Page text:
Movements that articulate concerns or perspectives widespread in the UK population outside major cities have in recent years often been traduced in the media as ‘populist’ or even ‘far right’. But while several speakers at the conference inveighed against identity politics and ‘political correctness’, the SDP is not reactionary. The first motion to carry was one to amend the party policy banning non-stun slaughter to one regulating it, both in the interests of religious tolerance but also to avoid far-right dogwhistles. Clouston himself referred in his speech to a ‘decent populism’ that seeks to return the common concerns of those outside major cities and the liberal consensus to mainstream political discourse.

The watchword was ‘community’ and ‘solidarity’. A key theme emerging from the speakers was: what are the proper limits to individual freedom? Where is it more important to consider the needs of a group? Who pays the price for ‘double liberalism’, and how can we mitigate those costs?

For some considerable time, politics has been something done by Anywheres (Goodhart) and more done to the Somewheres. Efforts to rebalance this have tended to be treated as monstrous aberrations that must be contained, whether with disparaging media coverage or more government funding for some client-state scheme or other.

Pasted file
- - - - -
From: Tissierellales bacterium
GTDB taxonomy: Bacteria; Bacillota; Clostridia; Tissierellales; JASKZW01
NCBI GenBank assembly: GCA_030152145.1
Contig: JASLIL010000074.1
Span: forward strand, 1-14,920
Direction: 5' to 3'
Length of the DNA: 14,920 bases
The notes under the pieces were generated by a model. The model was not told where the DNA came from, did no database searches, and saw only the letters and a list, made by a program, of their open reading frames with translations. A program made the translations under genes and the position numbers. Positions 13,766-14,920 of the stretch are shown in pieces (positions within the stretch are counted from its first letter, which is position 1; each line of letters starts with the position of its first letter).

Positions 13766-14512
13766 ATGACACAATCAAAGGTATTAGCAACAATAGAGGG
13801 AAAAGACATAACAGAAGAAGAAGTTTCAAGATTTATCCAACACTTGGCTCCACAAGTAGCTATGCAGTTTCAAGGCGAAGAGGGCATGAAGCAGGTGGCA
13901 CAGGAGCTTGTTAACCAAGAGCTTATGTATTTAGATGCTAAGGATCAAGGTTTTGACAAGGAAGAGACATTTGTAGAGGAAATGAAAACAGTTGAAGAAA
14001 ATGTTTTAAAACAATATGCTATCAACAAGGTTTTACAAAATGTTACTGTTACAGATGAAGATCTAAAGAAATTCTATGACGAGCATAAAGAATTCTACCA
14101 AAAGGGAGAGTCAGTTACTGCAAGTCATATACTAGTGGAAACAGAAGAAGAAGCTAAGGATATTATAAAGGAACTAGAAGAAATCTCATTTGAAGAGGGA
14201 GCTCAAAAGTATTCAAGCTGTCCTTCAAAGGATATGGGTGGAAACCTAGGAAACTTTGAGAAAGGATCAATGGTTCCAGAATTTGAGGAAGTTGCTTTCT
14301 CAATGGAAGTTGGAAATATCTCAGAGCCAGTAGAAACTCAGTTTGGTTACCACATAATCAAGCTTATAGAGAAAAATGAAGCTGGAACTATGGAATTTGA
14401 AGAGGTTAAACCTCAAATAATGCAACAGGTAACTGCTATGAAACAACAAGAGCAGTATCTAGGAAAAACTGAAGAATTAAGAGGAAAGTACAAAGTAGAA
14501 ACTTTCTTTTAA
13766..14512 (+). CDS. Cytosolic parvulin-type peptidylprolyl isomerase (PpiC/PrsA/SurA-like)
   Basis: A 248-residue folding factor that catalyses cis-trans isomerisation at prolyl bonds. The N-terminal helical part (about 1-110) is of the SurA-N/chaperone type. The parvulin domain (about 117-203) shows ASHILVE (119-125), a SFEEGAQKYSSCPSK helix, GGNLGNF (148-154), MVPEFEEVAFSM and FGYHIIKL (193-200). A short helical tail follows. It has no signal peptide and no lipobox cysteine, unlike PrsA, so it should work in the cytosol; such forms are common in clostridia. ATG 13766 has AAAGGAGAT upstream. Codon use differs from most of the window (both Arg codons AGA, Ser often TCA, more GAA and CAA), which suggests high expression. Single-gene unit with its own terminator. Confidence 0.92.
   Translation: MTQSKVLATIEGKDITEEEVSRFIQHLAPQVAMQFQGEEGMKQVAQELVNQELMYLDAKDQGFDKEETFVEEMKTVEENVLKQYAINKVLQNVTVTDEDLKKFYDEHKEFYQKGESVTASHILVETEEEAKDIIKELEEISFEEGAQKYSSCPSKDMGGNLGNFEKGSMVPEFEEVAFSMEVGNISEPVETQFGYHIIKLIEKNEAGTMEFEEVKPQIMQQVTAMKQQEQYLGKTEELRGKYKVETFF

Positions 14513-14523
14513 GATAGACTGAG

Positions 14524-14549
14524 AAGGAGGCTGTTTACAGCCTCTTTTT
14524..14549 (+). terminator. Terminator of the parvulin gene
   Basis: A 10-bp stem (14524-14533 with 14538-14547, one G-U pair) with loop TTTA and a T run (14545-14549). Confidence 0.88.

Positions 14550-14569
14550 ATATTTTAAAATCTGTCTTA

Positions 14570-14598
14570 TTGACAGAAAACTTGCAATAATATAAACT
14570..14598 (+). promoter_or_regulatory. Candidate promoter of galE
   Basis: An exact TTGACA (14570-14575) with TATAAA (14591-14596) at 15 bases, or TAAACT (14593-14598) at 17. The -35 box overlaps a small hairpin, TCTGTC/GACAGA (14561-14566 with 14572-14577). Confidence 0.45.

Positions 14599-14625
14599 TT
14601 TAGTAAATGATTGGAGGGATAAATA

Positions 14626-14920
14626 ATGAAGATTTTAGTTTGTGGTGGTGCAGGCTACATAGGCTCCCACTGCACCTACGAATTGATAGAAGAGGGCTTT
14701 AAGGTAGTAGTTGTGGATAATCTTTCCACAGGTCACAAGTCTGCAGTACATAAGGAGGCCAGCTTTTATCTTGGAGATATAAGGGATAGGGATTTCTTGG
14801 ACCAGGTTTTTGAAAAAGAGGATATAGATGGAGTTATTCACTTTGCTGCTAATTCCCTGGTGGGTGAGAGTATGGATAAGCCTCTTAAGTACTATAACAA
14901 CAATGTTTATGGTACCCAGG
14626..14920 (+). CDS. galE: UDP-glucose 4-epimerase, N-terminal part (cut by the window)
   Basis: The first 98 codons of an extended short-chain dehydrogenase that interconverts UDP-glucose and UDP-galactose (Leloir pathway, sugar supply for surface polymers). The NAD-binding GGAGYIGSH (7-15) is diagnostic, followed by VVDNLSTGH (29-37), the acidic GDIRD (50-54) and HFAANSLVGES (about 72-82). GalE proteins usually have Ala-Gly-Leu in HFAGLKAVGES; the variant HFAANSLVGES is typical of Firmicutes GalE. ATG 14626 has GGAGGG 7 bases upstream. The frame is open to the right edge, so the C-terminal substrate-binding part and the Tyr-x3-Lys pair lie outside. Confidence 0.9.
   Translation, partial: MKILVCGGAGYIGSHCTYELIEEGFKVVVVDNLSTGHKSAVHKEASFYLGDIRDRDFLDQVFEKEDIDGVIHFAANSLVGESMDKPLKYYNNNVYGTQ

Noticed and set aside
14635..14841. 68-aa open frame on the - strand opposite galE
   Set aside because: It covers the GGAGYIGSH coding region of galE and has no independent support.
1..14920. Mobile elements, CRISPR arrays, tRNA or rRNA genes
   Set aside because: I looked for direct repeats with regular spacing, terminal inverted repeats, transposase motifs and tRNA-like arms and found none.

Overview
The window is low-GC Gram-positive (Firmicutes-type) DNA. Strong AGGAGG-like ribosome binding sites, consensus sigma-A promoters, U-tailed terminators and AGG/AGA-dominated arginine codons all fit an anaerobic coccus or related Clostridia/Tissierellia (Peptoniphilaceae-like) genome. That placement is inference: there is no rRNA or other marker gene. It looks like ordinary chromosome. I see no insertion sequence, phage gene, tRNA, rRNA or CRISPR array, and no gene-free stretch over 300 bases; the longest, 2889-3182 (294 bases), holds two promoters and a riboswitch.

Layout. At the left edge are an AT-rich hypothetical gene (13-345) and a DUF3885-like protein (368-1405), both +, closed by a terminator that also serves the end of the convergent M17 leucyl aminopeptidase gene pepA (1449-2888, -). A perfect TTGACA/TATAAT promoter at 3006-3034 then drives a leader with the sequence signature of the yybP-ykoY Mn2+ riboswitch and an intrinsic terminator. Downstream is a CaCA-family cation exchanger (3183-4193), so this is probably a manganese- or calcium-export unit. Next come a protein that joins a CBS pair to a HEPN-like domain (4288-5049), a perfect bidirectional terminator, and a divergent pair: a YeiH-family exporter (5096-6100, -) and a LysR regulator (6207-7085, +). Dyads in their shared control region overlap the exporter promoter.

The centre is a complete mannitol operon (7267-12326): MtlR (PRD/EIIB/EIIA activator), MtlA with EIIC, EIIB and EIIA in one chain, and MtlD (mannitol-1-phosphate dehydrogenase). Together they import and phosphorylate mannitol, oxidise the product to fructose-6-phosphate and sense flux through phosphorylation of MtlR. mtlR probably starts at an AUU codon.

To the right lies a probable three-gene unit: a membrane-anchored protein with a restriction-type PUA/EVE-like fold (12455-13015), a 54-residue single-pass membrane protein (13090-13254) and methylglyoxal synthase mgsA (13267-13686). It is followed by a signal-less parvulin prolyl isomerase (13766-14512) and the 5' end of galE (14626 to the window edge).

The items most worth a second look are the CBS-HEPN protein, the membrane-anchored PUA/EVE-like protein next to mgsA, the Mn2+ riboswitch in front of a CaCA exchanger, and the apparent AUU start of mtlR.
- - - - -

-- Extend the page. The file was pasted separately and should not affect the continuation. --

But looking around on Saturday, my sense is this may change. The Somewheres are beginning to organise.

Transform the Lords to save us from Faragism

(This article was originally published on Reaction.life.)

Michael Gove famously said during the EU referendum campaign: “People have had enough of experts”. His words, though much-derided, reflect a popular sense that our politics has moved away from democratically-accountable government, driven largely by supranational institutions and treaties, and populated by appointed ‘experts’ to whom we must defer without any means of influencing their decisions.